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Observing Autism at the Molecular Level

By Cassie Ryan
Epoch Times Staff
Created: May 25, 2011 Last Updated: May 25, 2011
Related articles: Science » Inspiring Discoveries
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UCLA scientists measured the expression levels of more than 20,000 genes in tissue samples from autistic and healthy brains. When the samples were grouped by expression patterns, most autistic brains (red bar at top) showed a striking overlap. (UCLA/Geschwind lab)

UCLA scientists measured the expression levels of more than 20,000 genes in tissue samples from autistic and healthy brains. When the samples were grouped by expression patterns, most autistic brains (red bar at top) showed a striking overlap. (UCLA/Geschwind lab)

The actions of genes in the human brain are significantly different for people suffering from autism spectrum disorder (ASD), affecting factors such as nerve cell function and communication, immunity, and inflammation response, according to a study published online in Nature on May 25.

Led by Dr. Daniel Geschwind at the University of California, Los Angeles (UCLA), a group of scientists compared post-mortem brain tissue samples from 17 healthy individuals and 19 autism sufferers. They looked at gene expression in three areas of the brain associated with autism, and in the cerebral cortex, which is largely responsible for speech, emotions, creativity, and judgment.

"If you randomly pick 20 people with autism, the cause of each person's disease will be unique," said Geschwind in a press release. "Yet when we examined how genes and proteins interact in autistic people's brains, we saw well-defined shared patterns. This common thread could hold the key to pinpointing the disorder's origins."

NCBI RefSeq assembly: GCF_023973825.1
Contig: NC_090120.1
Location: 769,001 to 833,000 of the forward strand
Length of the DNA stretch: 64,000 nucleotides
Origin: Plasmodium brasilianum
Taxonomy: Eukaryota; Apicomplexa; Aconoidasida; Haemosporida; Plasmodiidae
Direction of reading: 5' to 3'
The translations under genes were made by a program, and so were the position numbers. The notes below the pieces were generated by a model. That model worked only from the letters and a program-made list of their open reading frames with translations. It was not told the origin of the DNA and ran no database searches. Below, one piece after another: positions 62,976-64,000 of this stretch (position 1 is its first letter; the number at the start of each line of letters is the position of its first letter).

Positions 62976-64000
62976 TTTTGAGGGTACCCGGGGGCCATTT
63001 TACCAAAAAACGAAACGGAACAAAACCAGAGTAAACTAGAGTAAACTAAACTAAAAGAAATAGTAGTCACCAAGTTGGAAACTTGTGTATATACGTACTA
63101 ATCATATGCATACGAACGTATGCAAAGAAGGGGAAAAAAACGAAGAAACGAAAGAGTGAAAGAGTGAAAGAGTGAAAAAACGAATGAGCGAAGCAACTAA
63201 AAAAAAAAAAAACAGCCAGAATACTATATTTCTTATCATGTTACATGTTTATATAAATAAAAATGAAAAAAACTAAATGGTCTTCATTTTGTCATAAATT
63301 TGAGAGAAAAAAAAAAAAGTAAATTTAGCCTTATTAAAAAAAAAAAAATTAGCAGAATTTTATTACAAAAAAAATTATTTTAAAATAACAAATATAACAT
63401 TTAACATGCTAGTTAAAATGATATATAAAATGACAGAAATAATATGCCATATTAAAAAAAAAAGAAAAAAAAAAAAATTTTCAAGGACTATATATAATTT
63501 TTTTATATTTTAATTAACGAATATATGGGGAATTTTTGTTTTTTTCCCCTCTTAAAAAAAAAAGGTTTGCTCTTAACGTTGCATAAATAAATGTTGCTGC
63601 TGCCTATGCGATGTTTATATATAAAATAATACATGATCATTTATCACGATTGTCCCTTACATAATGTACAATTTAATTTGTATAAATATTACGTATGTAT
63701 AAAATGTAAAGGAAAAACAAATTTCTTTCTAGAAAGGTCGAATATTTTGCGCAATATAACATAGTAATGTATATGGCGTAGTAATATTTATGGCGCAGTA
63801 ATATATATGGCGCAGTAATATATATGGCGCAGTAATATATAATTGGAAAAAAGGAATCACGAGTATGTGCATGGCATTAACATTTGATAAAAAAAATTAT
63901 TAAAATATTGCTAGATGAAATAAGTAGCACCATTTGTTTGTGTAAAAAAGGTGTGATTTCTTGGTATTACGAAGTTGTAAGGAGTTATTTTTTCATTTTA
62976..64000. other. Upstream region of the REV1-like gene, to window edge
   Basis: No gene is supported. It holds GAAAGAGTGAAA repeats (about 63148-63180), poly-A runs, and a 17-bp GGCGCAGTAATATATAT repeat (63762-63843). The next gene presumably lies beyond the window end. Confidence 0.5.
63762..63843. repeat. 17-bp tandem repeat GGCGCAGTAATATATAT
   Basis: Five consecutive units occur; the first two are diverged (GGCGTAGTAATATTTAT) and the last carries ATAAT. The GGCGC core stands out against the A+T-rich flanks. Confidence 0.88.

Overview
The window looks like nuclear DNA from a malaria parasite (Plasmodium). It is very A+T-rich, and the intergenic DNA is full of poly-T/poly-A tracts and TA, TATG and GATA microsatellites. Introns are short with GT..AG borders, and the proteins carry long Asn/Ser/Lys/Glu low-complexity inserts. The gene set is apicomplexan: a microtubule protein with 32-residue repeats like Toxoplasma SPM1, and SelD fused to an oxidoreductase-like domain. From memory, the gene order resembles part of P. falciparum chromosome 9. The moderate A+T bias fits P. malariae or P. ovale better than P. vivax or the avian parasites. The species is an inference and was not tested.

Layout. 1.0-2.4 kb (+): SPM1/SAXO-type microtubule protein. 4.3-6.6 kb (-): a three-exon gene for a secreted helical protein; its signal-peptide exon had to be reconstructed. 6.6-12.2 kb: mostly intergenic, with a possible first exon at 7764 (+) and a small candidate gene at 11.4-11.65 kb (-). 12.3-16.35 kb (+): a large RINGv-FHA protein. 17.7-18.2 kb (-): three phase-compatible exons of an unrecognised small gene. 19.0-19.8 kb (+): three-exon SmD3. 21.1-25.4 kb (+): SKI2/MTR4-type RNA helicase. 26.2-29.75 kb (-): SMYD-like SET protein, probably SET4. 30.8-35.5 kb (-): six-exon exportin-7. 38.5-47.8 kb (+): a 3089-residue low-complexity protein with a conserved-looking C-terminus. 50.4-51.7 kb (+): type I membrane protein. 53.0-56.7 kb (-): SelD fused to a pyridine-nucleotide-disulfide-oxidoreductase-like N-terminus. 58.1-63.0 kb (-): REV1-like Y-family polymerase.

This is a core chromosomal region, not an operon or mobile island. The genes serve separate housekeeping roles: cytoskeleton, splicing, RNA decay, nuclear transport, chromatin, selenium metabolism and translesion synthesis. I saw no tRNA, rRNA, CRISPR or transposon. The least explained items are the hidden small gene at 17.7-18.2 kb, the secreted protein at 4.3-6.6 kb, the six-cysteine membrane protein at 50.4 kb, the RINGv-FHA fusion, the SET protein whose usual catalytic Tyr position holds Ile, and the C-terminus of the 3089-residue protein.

The team found that more than 500 genes were expressed at different levels in the frontal and temporal lobes of the healthy brains, whereas there were hardly any expression differences in most of the ASD brains.

"In a healthy brain, hundreds of genes behave differently from region to region, and the frontal and temporal lobes are easy to tell apart," Geschwind said. "We didn't see this in the autistic brain. Instead, the frontal lobe closely resembles the temporal lobe. Most of the features that normally distinguish the two regions had disappeared."

The temporal lobes process and interpret sounds, and regulate hearing and language.

Two other patterns were observed that are associated with the disease: genes involved with nerve cell function and communication are less active, while those associated with immunity and inflammation are more active.

"Several of the genes that cropped up in these shared patterns were previously linked to autism," Geschwind said. "By demonstrating that this pathology is passed from the genes to the RNA [ribonucleic acid] to the cellular proteins, we provide evidence that the common molecular changes in neuron function and communication are a cause, not an effect, of the disease."

The scientists will continue their research on how gene expression is linked with autism in other parts of the brain.




   

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